The Severity of Smallpox Explained in '1883' on Paramount+

If you thought Yellowstone was brutal, wait until you see the first two episodes of its new prequel series 1883 on Paramount+.

Right from the outset 1883 shows audiences that this time period is full of misery, as one character has to contend with a deadly smallpox outbreak in his family home. It's a stark reminder of how devastating smallpox was for centuries, and how unforgiving the disease was for people in the Old West.

The spinoff stars Tim McGraw and Faith Hill as older generations of the Dutton family while Sam Elliott and LaMonica Garrett also star in the Taylor Sheridan-created series. Episodes 1 and 2 are available to watch now with each episode airing weekly on Sundays on Paramount+.

Smallpox as Seen in '1883'

Although the disease has largely been eradicated now, the world of 1883 shows that smallpox is very much a real threat.

In the first scene of Episode 1, we see Shea Brennan, played by Elliott, mourning the loss of his wife and daughter who both died as a result of smallpox. We first see Shea's daughter whose body is covered in boils. Shea struggles to hold back his tears as he picks up his daughter and carries her upstairs to where his wife has also died from the disease.

They seem to be the only family Shea has and since they're gone, he decides to set fire to the house with their bodies inside.

Later on, as Shea, along with the Duttons, set on a journey across the American plains, they check each traveler in their party for smallpox. Unfortunately, one man and his family are looking to leave town because they're all infected.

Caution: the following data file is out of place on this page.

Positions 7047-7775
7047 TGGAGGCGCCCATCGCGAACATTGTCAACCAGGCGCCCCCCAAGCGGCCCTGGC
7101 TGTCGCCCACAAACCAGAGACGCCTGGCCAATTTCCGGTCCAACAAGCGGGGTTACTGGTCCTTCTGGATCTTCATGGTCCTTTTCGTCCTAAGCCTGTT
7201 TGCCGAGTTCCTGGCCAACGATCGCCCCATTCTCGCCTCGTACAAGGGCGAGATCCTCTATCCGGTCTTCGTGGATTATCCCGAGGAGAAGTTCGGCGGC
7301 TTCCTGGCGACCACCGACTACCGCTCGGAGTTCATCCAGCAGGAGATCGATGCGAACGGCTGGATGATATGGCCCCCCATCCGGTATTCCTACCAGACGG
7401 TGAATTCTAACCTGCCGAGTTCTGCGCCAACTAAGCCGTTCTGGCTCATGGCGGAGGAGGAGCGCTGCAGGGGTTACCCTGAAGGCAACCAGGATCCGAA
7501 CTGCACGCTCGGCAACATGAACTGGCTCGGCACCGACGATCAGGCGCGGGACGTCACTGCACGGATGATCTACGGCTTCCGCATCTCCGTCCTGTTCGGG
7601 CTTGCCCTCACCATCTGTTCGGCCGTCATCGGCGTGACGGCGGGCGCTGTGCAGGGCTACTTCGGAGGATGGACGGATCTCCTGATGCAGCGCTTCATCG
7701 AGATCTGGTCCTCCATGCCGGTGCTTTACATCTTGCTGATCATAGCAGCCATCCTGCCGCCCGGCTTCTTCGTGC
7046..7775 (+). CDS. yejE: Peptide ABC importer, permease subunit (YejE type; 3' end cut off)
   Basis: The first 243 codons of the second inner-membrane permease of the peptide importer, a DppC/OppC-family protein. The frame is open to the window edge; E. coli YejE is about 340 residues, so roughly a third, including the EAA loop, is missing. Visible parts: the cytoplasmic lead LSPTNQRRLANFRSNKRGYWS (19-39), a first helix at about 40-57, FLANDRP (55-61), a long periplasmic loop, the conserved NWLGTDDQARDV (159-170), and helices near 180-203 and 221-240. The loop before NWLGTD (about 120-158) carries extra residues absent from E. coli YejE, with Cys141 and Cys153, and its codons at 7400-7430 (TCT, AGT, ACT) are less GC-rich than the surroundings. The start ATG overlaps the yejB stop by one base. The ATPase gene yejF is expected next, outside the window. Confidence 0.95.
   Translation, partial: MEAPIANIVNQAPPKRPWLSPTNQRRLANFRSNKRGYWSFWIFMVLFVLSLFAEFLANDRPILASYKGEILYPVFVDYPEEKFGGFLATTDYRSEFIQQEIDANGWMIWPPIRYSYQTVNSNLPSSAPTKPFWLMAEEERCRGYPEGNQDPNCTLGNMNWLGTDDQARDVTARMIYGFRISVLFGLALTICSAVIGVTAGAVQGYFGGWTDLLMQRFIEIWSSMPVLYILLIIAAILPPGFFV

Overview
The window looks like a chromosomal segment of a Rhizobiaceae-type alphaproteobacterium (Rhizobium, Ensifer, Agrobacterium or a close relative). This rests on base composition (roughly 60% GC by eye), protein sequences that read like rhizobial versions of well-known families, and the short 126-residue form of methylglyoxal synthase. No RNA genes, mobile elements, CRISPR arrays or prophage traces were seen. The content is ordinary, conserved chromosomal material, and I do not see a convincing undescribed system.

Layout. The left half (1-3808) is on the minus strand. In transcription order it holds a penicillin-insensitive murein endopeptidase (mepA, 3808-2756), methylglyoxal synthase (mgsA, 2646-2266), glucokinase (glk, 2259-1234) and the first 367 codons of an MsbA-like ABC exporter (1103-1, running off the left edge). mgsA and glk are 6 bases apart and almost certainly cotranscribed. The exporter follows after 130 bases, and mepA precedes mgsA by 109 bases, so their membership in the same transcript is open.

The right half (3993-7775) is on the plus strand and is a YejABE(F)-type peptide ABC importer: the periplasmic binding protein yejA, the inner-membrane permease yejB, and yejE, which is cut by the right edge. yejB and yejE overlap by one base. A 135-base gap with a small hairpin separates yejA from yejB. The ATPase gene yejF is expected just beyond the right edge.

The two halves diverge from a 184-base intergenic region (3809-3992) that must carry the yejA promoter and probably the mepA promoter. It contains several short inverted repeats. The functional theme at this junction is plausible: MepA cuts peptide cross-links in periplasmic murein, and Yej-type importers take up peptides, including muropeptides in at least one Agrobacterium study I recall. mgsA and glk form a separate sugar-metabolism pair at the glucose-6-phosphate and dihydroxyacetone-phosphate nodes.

Sam Elliott and LaMonica Garrett 1883
Sam Elliott and LaMonica Garrett in a promotional image from Paramount+ series "1883." Paramount+

History of Smallpox

The World Health Organization (WHO) certified the global eradication of smallpox in 1979. The disease had killed tens of millions of people for thousands of years before that.

The earliest evidence of smallpox was found in Egyptian mummies who died 3,000 years ago but there were also devastating outbreaks across major periods of history since then.

In the 1600s, smallpox is cited as the cause of death of entire population groups of Native Americans. It stayed in the United States and was also a threat in the Old West through the 1800s. Vaccination efforts were made in the 19th century which did drop death tolls but there were sporadic epidemic outbreaks that caused thousands of deaths across parts of America.

Smallpox vaccination comp image
An example of smallpox eruptions, lesions, or pustules on an arm as pictured in 1969. On the right a teenage boy is vaccinated against smallpox by a school doctor and a county health nurse, in Gasport, New York, on March 15, 1938. Getty Images

How Dangerous Was Smallpox

While contracting smallpox wasn't a death sentence, the odds were rarely in a person's favor. The death rate fluctuated over the centuries, often as high as 60 percent. It was most dangerous for children with, in certain areas, over 80 percent of those who contracted it dying from the disease.

In an ordinary case of smallpox, the patient's symptoms would include a fever and vomiting before developing boil-like papules on their skin after day 2. Lesions, papules and other scarring would affect the skin after a week of infection.

Even if patients survived, a high number became blind as a result of the disease, and many continued to suffer from skin conditions and scarring for the rest of their lives.

Smallpox was an infectious airborne disease, usually passed from person to person via face-to-face contact.

Vaccination efforts throughout the 19th and 20th century led the WHO to classify smallpox as a globally eradicated disease in December 1979.